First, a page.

Billionaire presidential candidate Mikhail Prokhorov says he has successfully collected the 2 million signatures required to allow him to run for president.
The Central Elections Commission still has to verify the authenticity of the signatures, but experts said they expected Prokhorov would have no trouble in securing a place on the ballot alongside Prime Minister Vladimir Putin in the March 4 election.
Prokhorov announced on his Facebook page on Friday that his assistants were busy preparing the signatures to submit to the elections commission by the Jan. 18 deadline. He has also already collected 400 million rubles ($12 million) in his campaign coffers — four times as much as Putin, according to official elections commission data.
Prokhorov said he would look at the findings of independent election observers such as Golos — which recorded widespread allegations of fraud in the Dec. 4 State Duma elections — to help structure his campaign.
"Together we can for the first time in 20 years create conditions for elections that are fully transparent and not falsified," Prokhorov wrote.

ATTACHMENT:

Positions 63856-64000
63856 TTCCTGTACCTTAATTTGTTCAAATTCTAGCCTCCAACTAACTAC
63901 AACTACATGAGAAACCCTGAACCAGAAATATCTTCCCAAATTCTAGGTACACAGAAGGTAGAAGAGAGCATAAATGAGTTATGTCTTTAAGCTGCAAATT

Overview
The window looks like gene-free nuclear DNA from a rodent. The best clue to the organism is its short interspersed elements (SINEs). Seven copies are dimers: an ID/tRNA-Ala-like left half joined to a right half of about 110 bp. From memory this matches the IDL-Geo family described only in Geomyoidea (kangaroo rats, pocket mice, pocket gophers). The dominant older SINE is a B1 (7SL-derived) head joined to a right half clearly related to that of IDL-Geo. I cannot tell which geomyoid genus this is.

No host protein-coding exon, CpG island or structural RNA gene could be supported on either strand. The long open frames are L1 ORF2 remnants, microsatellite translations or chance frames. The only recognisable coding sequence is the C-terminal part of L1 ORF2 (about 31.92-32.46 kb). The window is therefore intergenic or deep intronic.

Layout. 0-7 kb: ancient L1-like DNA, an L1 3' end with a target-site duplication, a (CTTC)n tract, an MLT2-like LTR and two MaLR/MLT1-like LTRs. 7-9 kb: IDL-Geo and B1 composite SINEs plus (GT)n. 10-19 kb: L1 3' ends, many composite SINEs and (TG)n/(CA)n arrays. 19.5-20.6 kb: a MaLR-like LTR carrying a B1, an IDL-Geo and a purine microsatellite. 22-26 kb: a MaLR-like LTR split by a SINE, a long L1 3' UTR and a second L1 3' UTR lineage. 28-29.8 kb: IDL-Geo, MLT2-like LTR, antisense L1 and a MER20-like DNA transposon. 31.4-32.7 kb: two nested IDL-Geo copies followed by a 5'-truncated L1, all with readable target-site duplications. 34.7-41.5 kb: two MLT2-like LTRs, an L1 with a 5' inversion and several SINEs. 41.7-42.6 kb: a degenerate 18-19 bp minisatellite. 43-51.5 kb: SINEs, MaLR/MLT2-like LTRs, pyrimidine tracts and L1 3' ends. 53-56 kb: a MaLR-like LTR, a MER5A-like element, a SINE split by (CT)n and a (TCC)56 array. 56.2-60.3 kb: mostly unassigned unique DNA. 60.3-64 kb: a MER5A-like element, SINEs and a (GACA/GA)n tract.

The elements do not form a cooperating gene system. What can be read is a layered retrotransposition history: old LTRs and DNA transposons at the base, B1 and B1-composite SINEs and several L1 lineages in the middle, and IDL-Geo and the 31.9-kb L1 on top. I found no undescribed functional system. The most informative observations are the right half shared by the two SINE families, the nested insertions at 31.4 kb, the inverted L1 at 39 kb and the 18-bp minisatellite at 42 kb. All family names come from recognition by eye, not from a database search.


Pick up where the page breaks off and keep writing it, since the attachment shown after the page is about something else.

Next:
Prokhorov is the only independent candidate to announce he has collected enough signatures. Grigory Yavlinsky, a seasoned politician trying to run for president for the third time, says he has 1.7 million signatures.
Putin, who was nominated by the ruling United Russia party as their candidate, as well as Communist leader Gennady Zyuganov and Liberal Democratic Party boss Vladimir Zhirinovsky, do not need to collect signatures because they represent parties that have Duma seats.
Another presidential hopeful, Irkutsk Governor Dmitry Mezentsev, has not said how many signatures he has collected.
Mezentsev was nominated by the railway trade unions. Russian Railways employees in Moscow say they have been asked to collect signatures for Mezentsev, but the company has sought to distance itself from calls by a regional branch asking employees to help.